Native Instruments launches monthly subscription service for music samples

Native Instruments is launching a new music samples subscription platform in the US called, according to a recent report by The Verge. lets music creators access, download, and build personal libraries of royalty-free samples, loops, and sound packs for personal or commercial use.

The service offers unlimited access and downloads for one flat monthly subscription fee and will come with two tiers: a free version, which will allow users to explore the interface in full with the ability to download a small selection of loops and samples, and a Pro version, which provides unlimited sample downloads and access to exclusive content that will be updated weekly.

The platform offers in excess of 500,000 sounds at launch from a wide range of genres, from notable sample providers as well as artists themselves.

Native Instruments says its primary concerns for are its simplicity and ease of use. Users can search by genre and then browse featured collections and recent releases relating to their chosen search term or category, adding it to their download library if they wish. Samples can be filtered by parameters like style, instrument, tempo, and the key.

Speaking to The Verge, Native Instruments’ chief digital officer Matthew Adell said that while appears to be a website at face value, it is absolutely a “cloud-based service.” It follows suit with what other companies are doing within the music industry, like Splice’s platform for collaborating on productions, and Roland Cloud, a service that allows cloud-based access to a variety of Roland soft synths for a monthly fee.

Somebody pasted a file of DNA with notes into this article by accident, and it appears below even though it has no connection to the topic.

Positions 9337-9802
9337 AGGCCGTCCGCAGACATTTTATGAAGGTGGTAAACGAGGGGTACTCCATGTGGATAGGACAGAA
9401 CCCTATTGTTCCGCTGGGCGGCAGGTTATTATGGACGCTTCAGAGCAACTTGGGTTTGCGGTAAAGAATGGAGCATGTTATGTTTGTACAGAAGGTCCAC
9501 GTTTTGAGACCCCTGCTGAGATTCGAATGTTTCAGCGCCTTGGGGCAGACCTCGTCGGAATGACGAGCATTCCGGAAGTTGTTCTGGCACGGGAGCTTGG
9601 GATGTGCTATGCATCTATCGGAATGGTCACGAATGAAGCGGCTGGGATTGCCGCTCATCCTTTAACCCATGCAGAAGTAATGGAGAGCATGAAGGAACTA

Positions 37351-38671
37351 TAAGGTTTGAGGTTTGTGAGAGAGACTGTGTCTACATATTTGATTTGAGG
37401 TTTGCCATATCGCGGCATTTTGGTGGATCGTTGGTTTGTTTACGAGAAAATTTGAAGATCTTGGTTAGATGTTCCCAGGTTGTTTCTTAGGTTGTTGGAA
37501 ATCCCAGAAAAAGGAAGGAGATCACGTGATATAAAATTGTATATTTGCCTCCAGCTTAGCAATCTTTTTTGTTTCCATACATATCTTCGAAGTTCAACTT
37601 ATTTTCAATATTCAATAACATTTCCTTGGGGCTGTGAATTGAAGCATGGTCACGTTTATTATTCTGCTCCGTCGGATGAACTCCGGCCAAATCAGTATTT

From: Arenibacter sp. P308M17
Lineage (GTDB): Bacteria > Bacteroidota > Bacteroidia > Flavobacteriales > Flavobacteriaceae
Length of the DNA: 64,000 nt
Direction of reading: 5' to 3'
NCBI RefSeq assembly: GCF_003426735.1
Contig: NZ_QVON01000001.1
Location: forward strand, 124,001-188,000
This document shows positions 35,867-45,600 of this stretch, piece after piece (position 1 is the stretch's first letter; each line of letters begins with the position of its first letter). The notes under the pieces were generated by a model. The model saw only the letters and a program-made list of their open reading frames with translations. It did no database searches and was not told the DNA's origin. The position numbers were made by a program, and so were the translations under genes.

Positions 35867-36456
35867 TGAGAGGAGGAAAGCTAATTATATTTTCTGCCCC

Adell also told The Verge that there are plans in the future to build a plugin that will be compatible with any Digital Audio Workstation (DAW) so a user’s library of samples can be easily accessed, searchable, and navigable from within the program they’re using to create music. is launching with an introductory price of $9.99 a month for unlimited loop and sample downloads, and is currently limited to US availability during a beta period.

This news was originally reported by The Verge.